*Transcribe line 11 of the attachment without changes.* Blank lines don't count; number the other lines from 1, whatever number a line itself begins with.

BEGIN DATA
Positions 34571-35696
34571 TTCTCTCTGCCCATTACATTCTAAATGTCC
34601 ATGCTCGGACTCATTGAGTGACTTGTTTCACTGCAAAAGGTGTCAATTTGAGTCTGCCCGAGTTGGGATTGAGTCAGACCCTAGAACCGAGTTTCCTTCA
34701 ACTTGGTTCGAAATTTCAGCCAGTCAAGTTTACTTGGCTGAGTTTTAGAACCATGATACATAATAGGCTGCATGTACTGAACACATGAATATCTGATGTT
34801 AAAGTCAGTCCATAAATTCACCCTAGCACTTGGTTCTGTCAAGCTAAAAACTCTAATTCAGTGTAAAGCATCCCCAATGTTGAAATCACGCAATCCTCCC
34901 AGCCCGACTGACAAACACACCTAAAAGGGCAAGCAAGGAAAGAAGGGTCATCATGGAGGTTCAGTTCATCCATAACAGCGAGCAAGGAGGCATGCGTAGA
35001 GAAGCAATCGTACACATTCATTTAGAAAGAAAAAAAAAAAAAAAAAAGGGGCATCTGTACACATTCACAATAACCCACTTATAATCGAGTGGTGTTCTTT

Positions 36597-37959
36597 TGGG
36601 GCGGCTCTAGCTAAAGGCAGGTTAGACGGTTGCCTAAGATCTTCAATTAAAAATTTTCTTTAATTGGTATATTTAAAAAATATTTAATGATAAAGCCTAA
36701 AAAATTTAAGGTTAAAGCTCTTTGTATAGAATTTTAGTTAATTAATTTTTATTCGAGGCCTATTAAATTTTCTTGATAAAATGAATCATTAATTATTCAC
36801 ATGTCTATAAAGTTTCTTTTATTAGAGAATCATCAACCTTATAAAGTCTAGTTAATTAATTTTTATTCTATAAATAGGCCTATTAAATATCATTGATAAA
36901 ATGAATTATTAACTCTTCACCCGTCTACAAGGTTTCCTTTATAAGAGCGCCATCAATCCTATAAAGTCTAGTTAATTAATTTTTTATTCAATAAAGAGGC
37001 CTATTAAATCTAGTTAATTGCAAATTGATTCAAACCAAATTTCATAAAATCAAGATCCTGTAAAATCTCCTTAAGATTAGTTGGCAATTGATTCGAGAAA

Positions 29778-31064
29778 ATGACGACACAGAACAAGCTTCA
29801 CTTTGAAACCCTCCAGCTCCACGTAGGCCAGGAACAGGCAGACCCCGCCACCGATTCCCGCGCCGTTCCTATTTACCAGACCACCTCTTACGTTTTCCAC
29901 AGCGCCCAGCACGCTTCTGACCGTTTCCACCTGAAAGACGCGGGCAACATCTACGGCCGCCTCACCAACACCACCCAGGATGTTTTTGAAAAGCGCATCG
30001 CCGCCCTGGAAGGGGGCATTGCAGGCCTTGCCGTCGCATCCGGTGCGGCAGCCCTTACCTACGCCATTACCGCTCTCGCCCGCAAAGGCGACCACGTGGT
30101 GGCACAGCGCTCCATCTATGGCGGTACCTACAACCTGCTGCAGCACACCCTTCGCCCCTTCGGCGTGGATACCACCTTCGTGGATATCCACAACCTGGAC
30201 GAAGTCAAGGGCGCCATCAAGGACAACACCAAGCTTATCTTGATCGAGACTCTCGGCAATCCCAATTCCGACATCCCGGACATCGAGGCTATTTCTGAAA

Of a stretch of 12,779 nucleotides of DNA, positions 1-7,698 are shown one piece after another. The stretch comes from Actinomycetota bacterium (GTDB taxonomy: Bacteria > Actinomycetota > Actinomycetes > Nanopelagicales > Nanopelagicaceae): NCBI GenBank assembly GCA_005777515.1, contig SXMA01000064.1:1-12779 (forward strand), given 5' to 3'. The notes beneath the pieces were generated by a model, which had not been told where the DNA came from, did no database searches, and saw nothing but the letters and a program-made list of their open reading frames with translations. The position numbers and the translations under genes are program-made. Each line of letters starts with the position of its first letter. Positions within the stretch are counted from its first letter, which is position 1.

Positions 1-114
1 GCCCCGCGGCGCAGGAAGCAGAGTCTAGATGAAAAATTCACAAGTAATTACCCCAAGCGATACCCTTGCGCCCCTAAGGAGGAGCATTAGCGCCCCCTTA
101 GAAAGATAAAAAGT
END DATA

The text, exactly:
36701 AAAATTTAAGGTTAAAGCTCTTTGTATAGAATTTTAGTTAATTAATTTTTATTCGAGGCCTATTAAATTTTCTTGATAAAATGAATCATTAATTATTCAC